Marvel a big at toy convention

SINGAPORE - A hall of armoured suits worn by superhero Iron Man and a chance to work for Marvel are among the attractions at this weekend's Singapore Toy, Game & Comic Convention.

More than 180 exhibitors - including, for the first time, the Walt Disney Company - will congregate at Marina Bay Sands on Saturday and Sunday for the annual comic bash.

Marvel, which is owned by the Walt Disney Company, will hold panel discussions and autograph-signing sessions for fans at the convention.

Mr Chester Cebulski, senior vice-president at Marvel, says that the company hopes to sniff out budding local talent from sketching sessions held there.

"While our artists are mostly American and European who come with their own life experiences, we want an international sensibility in our works that fans from all over the world can identify with culturally," says Mr Cebulski, 42, who is also a talent scout.

Such multi-cultural references include having different architectural styles in comic strips, he adds, or drawing characters eating with chopsticks rather than fork and spoon.

Also on show: a Hall of Armour from the Iron Man movie franchise, with seven life-sized replicas of armour suits from titular character Tony Stark's Malibu mansion, including the Mark I and the Mark VII. Along with it, conceptual designer and illustrator for the three Iron Man films, Adi Granov, is making his first appearance at the convention.

Other well-known names in the comic and animation industry who will appear at the event are writer-illustrator David Mack of graphic novel Kabuki, and Marvel Television's vice-president of animation development and production Cort Lane, known for his work on Ultimate Spider-Man.

More than 40,000 people are expected at the event, says Ms Yeow Hui Leng, senior project director at the convention.

Thirty-five thousand people attended last year. The convention is organised by Reed Exhibitions, in collaboration with the creators of the New York Comic Convention.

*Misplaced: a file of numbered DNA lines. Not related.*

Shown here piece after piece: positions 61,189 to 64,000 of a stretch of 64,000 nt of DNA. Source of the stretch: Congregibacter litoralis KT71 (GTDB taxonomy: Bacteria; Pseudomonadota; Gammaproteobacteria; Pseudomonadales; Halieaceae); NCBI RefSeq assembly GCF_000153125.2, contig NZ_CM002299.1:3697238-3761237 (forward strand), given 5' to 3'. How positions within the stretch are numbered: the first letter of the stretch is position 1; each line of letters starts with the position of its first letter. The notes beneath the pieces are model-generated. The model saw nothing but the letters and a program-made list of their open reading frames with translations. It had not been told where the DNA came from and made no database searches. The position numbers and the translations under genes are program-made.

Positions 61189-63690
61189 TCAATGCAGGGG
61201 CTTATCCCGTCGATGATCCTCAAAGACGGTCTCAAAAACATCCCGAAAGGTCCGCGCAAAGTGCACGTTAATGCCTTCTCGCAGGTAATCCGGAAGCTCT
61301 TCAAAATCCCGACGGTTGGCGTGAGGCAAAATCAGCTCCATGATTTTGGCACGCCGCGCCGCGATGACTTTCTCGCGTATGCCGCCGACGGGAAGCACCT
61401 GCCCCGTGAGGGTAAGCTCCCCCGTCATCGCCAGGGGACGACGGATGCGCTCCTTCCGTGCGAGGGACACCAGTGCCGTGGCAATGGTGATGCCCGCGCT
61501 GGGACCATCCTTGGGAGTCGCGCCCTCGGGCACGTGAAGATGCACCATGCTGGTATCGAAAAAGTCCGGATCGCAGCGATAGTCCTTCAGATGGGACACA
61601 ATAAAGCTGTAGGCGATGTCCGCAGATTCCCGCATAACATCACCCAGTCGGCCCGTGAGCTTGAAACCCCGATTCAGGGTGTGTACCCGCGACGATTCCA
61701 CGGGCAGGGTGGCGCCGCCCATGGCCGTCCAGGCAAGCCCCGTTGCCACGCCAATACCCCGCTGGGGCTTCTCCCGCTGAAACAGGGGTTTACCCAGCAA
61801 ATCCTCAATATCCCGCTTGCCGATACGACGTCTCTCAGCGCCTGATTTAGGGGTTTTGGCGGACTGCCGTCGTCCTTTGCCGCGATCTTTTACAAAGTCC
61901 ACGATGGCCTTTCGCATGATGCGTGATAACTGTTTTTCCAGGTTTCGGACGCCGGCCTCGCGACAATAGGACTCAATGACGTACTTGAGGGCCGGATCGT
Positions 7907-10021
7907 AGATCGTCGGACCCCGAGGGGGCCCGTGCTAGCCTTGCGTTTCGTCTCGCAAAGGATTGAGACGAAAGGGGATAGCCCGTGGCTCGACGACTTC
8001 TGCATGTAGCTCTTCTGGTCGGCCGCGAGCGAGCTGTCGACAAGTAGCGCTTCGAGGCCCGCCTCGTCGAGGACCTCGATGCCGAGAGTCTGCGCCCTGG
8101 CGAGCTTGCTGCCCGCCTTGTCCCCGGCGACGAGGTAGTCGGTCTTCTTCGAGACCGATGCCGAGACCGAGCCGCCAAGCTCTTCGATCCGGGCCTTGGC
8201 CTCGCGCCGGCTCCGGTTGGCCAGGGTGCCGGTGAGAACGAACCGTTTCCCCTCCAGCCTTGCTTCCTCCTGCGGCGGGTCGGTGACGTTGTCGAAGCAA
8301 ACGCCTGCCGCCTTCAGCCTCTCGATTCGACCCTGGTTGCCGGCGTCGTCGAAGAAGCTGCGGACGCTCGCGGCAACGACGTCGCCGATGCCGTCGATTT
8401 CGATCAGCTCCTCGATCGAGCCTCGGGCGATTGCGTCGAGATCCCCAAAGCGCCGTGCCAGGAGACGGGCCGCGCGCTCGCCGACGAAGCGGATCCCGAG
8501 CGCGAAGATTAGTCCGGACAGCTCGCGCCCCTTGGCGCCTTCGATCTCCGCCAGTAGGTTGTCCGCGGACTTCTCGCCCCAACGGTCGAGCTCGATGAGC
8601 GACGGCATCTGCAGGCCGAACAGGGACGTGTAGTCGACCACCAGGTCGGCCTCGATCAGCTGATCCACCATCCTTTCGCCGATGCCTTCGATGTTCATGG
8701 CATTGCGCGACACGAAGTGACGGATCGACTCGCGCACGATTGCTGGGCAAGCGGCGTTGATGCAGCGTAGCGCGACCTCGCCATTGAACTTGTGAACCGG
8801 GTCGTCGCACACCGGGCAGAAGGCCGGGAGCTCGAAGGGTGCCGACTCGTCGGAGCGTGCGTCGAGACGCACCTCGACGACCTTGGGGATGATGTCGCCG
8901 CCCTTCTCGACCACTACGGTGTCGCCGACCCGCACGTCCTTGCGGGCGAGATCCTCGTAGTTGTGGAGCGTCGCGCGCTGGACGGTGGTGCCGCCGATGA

The offerings at this year's show - the sixth - spans different genres, says Ms Yeow. "We try to present the show not just as an event for comics fans, but also a pop-culture show which highlights anything that is 'in' or fun, which includes television, music, films, cosplay and comics."

There has been a 40 per cent rise in the number of exhibitors, compared to last year. However, the number of popculture personalities attending has fallen from 35 last year to 24, this year.

Visitors with a taste for make-believe can look out for American cosplay artist Vampy Bit Me, who will come dressed as Psylocke from the Marvel comics. South Korean cosplayer Aza will turn up as Milla Maxwell from the Tales Of Xillia video game.

The Singapore convention is a change from the usual comics, TV and film circuit, in cities such as New York and San Diego, says American sculptor Jesse Yu - it is more intimate.

Better known as J*RYU, he does toy sculptures and will be making his first appearance in Singapore at the event.

Adds Yu, 40: "Singapore is so far from our usual convention circuit, so I expect that we will get to engage a whole new crowd of fans who don't get to meet artists as often. It will be awesome to finally hang out with them and revel in this scene that we all love."

Japanese artist Hideo Baba, producer of the Tales Of video game series, is also making his debut appearance here.

His maiden trip to Singapore will be a "study trip", he says, of how Singaporeans enjoy games, animation and Japanese comics.

Meanwhile, local fans are also getting in on the action. Home-grown cosplayers Clive Lee and Elpheal Ho will be attending, dressed to the nines.

Mr Lee, 34, a game design and development lecturer, will come in a homemade black Banshee Gundam outfit which weighs 28kg and cost about $600 to make.

He is looking forward to the convention.

He hopes for a greater emphasis on movie-making magic, such as the showcasing of recent science-fiction films such as Prometheus and Pacific Rim.

He says: "This would broaden the scope of the convention, making it more accessible to the public, in addition to just comics fans."

Ho, who is known as Kaika in cosplaying circles, is looking forward to the lineup of Asian artists, such as Japanese violinist Tam, who will perform anime songs.

The best part? Bonding with likeminded fans, says the IT sales executive in her 20s, who will be dressing up as Mogami Kyoko from Japanese manga Skip Beat!.

She says: "Getting together with other hobbyists is a natural extension of my love for anime, manga and cosplay. Even though it is make-believe, you feel that little bit closer to the real thing."

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